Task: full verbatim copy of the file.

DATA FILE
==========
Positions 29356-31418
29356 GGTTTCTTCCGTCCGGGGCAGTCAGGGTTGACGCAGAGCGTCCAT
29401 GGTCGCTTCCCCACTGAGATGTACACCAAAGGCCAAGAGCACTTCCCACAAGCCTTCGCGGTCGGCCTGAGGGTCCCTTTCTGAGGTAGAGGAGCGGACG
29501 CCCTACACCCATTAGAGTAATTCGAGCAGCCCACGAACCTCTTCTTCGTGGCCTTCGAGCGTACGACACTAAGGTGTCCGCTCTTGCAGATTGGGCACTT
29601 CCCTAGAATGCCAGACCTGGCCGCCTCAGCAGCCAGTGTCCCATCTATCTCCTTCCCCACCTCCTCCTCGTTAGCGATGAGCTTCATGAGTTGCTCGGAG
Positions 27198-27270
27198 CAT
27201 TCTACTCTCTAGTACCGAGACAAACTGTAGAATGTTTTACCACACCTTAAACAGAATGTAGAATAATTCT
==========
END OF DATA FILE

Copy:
Positions 29356-31418
29356 GGTTTCTTCCGTCCGGGGCAGTCAGGGTTGACGCAGAGCGTCCAT
29401 GGTCGCTTCCCCACTGAGATGTACACCAAAGGCCAAGAGCACTTCCCACAAGCCTTCGCGGTCGGCCTGAGGGTCCCTTTCTGAGGTAGAGGAGCGGACG
29501 CCCTACACCCATTAGAGTAATTCGAGCAGCCCACGAACCTCTTCTTCGTGGCCTTCGAGCGTACGACACTAAGGTGTCCGCTCTTGCAGATTGGGCACTT
29601 CCCTAGAATGCCAGACCTGGCCGCCTCAGCAGCCAGTGTCCCATCTATCTCCTTCCCCACCTCCTCCTCGTTAGCGATGAGCTTCATGAGTTGCTCGGAG
Positions 27198-27270
27198 CAT
27201 TCTACTCTCTAGTACCGAGACAAACTGTAGAATGTTTTACCACACCTTAAACAGAATGTAGAATAATTCT